Imperfect but charming, exciting but occasionally plodding, and fun but unfulfilling, ‘The Forbidden Kingdom’ is a fluffy, harmless adventure flick that will entertain the younger members of your family long before it earns a place in your heart. While I won’t say I was completely disappointed with Chan and Li’s first pairing, I will say it could have been much more iconic, satisfying, and memorable. Ultimately, give the flick a spin and see if it captures your imagination more than it did mine.
’The Forbidden Kingdom’ features a striking 1080p/AVC-encoded transfer that falls just short of a reference level presentation. First and foremost, the color palette is quite impressive, benefiting from vivid primaries, deep blacks, and consistently comfortable contrast leveling. Fleshtones are natural as well, leaving Chan and Li’s aging skin looking as healthy as that of their young co-stars. Better still, detail is exceptionally crisp and revealing -- fine textures look realistic, shadowed objects aren’t drowned out by darkness, and hair, clothing fibers, and stitching are perfectly rendered on the screen. In fact, the overall image boasts a refined, three-dimensional appearance that allows many sequences to leap off the screen.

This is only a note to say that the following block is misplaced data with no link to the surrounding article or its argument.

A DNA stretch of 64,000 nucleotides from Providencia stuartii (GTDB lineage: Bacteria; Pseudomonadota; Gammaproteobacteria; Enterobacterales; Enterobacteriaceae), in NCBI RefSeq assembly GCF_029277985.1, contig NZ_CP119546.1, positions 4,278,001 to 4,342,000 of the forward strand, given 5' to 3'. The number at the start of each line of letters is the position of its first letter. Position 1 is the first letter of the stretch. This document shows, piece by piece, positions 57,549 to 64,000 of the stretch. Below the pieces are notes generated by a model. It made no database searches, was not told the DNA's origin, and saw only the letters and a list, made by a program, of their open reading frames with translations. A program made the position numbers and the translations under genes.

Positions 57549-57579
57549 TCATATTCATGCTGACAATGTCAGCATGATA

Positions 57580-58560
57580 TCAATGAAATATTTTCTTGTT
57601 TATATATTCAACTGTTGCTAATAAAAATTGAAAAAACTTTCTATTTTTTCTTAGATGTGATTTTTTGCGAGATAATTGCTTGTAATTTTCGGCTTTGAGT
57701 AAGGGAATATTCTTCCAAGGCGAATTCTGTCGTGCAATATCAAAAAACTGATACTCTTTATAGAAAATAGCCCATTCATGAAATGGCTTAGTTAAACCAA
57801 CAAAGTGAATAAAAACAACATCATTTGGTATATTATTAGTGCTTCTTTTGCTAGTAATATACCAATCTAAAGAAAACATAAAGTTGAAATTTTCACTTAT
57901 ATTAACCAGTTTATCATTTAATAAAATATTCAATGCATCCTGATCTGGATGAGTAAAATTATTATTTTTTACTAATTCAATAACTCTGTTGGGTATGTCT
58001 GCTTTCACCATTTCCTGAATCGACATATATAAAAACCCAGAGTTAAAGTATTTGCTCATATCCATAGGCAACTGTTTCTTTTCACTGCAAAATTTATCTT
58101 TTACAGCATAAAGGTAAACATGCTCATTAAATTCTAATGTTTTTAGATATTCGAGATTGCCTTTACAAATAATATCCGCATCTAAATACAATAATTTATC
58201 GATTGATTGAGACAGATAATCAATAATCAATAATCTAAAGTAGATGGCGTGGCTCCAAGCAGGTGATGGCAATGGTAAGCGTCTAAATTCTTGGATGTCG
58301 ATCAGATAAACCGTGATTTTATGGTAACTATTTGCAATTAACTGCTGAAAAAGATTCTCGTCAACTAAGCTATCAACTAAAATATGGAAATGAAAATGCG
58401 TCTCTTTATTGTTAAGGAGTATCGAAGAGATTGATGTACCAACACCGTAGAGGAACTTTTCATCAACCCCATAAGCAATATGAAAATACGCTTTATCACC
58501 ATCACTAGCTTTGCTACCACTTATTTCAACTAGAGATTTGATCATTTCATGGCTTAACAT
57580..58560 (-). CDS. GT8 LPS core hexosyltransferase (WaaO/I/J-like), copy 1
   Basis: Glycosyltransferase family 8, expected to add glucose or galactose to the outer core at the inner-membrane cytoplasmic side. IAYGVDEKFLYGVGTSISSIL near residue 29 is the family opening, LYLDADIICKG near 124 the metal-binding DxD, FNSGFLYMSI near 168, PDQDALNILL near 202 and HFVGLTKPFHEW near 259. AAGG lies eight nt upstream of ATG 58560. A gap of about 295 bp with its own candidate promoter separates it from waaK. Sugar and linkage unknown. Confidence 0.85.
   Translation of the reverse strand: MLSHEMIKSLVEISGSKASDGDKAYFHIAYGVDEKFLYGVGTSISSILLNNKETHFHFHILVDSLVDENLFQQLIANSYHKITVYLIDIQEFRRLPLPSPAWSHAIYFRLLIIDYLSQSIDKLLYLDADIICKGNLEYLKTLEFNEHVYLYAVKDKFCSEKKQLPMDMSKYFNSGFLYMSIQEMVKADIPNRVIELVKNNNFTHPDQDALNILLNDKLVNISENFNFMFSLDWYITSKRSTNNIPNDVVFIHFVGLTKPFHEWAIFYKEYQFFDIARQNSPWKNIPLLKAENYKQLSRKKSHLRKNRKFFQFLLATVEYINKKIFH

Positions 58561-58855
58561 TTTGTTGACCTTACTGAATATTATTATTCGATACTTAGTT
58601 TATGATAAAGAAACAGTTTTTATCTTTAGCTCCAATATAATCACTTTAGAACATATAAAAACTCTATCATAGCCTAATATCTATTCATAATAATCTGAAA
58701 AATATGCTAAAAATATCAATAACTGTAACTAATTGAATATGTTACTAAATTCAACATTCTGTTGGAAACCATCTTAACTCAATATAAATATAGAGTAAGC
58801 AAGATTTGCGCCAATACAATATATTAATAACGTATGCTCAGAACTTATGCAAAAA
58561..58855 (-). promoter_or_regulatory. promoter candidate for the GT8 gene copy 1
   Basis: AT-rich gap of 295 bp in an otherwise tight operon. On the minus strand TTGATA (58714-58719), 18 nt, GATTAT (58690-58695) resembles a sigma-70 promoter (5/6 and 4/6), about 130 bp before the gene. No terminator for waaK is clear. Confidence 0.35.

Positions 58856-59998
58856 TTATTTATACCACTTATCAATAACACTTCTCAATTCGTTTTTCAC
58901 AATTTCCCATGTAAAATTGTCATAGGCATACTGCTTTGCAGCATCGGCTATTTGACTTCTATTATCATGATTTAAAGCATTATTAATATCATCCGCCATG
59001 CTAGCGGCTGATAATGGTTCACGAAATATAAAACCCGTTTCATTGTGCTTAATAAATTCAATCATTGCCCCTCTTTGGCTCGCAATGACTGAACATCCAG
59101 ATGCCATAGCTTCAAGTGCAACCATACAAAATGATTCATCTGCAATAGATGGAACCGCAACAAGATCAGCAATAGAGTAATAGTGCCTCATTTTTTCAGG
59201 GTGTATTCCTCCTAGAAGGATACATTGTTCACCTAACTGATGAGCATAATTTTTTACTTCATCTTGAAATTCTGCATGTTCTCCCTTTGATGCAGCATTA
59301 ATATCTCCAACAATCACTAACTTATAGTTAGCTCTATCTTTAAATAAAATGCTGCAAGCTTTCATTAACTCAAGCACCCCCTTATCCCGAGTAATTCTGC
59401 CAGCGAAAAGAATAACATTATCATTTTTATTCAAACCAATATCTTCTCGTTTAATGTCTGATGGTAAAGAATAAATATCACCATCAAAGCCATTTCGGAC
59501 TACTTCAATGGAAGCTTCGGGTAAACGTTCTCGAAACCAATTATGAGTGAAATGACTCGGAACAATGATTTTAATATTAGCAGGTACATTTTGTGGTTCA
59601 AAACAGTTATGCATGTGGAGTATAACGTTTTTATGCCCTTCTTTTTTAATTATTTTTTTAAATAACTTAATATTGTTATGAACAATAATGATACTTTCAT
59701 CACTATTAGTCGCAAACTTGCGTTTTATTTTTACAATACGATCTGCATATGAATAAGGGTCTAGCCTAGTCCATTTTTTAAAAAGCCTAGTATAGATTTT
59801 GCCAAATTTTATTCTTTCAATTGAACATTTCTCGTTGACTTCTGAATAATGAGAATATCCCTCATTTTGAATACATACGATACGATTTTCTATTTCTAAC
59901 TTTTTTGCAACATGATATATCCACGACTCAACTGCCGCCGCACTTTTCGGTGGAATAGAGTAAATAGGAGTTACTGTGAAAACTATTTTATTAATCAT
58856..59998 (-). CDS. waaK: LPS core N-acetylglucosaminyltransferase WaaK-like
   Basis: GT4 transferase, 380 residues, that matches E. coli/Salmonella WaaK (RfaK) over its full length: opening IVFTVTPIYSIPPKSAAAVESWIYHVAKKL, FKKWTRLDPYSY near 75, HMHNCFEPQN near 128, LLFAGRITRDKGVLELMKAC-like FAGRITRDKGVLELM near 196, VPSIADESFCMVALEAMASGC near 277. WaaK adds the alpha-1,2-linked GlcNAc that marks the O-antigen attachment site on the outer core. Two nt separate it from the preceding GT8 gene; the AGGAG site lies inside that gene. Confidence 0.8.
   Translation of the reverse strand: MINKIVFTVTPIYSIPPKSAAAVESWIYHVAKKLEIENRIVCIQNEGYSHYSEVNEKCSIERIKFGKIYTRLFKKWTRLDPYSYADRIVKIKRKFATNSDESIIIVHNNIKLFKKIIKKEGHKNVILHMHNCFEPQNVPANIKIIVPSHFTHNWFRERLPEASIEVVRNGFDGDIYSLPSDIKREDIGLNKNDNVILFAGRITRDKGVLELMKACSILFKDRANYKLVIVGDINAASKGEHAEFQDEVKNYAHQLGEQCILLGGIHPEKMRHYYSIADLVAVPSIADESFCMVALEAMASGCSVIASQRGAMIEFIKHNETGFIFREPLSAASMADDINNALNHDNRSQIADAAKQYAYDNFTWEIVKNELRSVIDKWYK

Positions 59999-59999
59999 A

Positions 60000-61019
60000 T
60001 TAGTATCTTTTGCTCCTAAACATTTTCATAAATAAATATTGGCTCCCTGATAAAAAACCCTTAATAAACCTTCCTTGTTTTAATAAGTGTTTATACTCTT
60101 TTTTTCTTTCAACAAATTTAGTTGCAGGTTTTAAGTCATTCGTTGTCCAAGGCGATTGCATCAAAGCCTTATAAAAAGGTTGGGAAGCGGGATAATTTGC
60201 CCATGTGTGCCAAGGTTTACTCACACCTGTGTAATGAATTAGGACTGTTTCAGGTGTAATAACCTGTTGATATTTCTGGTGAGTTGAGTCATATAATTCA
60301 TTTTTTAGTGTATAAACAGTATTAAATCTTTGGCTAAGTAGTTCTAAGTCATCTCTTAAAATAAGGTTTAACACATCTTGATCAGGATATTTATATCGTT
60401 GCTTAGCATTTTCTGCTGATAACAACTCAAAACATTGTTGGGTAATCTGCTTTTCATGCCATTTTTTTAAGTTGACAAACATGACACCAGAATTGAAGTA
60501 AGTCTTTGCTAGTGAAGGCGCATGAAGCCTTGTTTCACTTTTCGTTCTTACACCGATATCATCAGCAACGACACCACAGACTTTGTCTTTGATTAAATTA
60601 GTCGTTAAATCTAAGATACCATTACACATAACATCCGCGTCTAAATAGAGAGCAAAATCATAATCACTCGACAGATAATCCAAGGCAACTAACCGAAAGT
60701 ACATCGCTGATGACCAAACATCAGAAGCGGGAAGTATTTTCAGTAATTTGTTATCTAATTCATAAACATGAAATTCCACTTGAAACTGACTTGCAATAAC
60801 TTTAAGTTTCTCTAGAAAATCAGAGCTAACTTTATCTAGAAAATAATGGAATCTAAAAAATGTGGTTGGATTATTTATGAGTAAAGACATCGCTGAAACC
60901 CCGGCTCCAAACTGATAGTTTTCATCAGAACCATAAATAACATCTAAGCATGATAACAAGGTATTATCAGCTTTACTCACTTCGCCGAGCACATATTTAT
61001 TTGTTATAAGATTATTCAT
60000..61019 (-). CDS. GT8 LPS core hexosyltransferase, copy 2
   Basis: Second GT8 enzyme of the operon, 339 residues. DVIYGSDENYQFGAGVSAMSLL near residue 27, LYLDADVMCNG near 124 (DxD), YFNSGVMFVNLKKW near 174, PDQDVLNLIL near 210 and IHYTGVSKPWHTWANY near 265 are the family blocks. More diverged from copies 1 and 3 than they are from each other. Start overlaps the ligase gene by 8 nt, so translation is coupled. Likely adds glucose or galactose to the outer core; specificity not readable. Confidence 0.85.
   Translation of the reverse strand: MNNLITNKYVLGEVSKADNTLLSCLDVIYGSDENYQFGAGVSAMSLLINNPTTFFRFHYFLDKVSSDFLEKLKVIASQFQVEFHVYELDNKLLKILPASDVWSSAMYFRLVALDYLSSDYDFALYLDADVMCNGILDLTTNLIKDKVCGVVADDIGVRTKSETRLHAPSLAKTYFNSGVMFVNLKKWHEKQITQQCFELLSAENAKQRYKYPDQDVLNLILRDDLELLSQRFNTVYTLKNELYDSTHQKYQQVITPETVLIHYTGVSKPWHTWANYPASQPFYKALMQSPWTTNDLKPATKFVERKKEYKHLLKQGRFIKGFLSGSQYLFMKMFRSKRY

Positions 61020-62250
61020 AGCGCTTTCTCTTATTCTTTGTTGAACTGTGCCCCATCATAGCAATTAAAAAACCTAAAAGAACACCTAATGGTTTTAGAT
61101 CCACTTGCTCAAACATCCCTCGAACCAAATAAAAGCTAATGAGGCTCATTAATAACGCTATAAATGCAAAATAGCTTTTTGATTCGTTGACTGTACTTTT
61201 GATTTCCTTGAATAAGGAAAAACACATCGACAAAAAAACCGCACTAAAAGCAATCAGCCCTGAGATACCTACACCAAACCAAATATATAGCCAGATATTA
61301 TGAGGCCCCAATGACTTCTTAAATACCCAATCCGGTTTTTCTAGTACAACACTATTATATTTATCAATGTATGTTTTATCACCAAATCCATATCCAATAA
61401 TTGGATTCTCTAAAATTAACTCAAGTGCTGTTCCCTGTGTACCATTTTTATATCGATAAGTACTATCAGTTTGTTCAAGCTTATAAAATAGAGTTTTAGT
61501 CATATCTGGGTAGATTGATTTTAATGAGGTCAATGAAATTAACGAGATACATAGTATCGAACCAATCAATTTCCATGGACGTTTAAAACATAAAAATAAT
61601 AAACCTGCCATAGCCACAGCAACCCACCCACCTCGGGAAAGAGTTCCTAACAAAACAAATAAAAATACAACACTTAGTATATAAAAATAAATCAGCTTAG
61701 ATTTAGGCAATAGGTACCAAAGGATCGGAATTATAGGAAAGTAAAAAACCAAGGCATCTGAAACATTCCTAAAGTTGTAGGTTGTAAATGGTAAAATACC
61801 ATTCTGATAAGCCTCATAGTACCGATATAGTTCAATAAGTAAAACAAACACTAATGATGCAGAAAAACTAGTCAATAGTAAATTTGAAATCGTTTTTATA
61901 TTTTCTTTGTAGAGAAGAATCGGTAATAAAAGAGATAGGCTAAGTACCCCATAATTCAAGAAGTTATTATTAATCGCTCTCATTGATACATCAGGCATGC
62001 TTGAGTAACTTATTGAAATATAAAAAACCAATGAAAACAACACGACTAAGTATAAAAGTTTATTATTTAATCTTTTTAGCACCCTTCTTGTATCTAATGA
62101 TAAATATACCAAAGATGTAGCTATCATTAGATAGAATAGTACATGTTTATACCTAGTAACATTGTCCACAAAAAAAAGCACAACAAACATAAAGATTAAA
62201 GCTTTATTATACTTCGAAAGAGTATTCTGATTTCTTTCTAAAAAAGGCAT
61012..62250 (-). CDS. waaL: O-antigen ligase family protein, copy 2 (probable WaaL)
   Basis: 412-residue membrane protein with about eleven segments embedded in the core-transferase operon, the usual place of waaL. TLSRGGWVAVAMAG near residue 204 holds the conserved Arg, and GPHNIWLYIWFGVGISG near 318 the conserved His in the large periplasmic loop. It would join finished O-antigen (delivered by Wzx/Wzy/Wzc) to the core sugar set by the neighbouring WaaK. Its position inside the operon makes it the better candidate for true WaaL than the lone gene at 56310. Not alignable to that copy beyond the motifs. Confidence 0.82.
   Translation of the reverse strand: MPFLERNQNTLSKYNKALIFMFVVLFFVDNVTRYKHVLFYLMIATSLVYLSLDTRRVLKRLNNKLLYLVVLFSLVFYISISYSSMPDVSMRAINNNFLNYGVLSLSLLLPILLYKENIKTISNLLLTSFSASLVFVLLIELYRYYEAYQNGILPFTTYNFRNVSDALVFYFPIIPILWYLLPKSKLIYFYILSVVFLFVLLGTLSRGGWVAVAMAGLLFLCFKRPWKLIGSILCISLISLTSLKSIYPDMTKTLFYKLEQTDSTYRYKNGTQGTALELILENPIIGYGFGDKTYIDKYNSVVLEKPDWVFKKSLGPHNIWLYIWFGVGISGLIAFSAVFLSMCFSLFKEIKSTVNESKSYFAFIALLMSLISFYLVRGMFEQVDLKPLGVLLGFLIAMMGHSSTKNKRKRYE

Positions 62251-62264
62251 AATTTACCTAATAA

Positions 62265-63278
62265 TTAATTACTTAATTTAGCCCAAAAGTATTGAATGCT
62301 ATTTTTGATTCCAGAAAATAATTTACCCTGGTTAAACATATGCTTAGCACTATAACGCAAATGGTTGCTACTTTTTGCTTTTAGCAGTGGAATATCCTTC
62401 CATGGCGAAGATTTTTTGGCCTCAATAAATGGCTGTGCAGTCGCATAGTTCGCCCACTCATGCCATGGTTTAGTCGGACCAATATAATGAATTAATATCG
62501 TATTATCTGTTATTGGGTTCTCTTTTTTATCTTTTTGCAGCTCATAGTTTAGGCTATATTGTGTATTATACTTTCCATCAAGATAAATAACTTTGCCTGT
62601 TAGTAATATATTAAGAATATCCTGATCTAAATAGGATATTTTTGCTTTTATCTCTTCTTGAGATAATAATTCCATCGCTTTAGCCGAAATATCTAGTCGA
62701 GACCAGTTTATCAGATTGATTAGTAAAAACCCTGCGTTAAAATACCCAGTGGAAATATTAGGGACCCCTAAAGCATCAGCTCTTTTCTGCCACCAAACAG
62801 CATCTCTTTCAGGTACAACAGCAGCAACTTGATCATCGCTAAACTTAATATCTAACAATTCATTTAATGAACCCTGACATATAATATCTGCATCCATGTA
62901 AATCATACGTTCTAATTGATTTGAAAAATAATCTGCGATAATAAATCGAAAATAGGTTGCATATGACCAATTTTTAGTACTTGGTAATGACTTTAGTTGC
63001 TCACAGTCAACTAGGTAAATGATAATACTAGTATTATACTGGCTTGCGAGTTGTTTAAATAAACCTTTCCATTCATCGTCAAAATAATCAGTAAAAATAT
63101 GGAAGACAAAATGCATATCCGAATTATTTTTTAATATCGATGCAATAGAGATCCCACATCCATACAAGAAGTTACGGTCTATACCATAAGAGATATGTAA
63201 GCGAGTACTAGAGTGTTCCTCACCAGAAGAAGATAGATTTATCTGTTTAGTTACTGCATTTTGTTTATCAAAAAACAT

Unfortunately, while I didn’t detect any edge enhancement or source noise, there are a few scenes that suffer at the hands of errant artifacting, black crush, and banding. It’s also worth noting that a few shots are slightly softer than the rest of the film. Granted, the transfer’s technical mishaps aren’t prevalent enough to severely detract from the overall presentation. However, they’re distracting enough to hold the otherwise gorgeous picture back from perfection.